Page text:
International Journal of Radiation Oncology, Biology, Physics 12(11): 1931-1935, 1986.
Hamilton CR, Cummings BJ, Harwood AR
Between 1958 and 1983, 91 patients with Kaposi's sarcoma were referred to the Princess Margaret Hospital. Eight patients received no specific therapy immediately following their first assessment. Twenty-seven patients were treated by local field radiotherapy, of whom 17 entered complete remission and 6 have remained relapse-free. Fifty-six patients received extended field radiotherapy, usually a single fraction of 8 Gy megavoltage gamma-ray or photon therapy; 38 achieved completed remission, and 24 have remained relapse-free for a median duration of 3 years. The actuarial relapse-free survival for patients treated by local versus extended field radiotherapy significantly favors the extended field technique although the rates of relapse after complete remission has been achieved appear similar. Immunosuppression was present in 12 patients prior to the diagnosis of Kaposi's sarcoma; these patients had a similar response rate to radiation therapy to those who were not known to be immunosuppressed. A rationale for management, and radiation technique and dose are discussed. It is concluded that radiotherapy is an effective treatment for most forms of Kaposi's sarcoma.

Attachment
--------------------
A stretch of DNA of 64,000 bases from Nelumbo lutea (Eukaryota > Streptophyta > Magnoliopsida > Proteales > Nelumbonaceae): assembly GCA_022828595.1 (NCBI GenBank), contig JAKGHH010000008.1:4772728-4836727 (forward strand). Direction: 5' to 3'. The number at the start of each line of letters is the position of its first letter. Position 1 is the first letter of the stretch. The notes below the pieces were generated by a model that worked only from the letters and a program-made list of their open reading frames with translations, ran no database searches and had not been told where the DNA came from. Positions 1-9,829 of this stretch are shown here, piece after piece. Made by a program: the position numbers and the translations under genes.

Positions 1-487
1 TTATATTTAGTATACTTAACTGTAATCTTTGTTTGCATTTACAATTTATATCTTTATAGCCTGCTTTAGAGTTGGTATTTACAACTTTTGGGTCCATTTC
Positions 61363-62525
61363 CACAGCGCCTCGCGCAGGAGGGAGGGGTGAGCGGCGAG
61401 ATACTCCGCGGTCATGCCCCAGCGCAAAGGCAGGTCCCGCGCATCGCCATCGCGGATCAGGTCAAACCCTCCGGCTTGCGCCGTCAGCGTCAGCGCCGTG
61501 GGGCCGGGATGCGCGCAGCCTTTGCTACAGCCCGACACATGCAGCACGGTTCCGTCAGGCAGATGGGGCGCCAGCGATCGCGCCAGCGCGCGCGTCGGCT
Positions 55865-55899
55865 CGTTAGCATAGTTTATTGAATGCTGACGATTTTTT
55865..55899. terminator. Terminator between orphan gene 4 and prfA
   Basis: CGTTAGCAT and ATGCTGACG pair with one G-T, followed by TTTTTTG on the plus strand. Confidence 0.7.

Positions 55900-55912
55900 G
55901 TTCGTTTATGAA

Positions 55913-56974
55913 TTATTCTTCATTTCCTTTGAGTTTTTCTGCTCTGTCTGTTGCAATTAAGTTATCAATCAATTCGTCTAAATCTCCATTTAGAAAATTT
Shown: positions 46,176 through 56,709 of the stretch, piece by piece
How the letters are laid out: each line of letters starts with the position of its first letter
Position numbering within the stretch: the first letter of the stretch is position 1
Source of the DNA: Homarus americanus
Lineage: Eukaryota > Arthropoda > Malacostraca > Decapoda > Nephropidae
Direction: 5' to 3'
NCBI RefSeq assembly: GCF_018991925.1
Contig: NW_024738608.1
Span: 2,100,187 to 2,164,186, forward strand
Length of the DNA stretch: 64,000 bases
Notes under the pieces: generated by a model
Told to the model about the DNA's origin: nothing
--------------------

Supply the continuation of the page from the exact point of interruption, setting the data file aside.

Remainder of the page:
Rheinische Friedrich- Wilhelms- Universität Bonn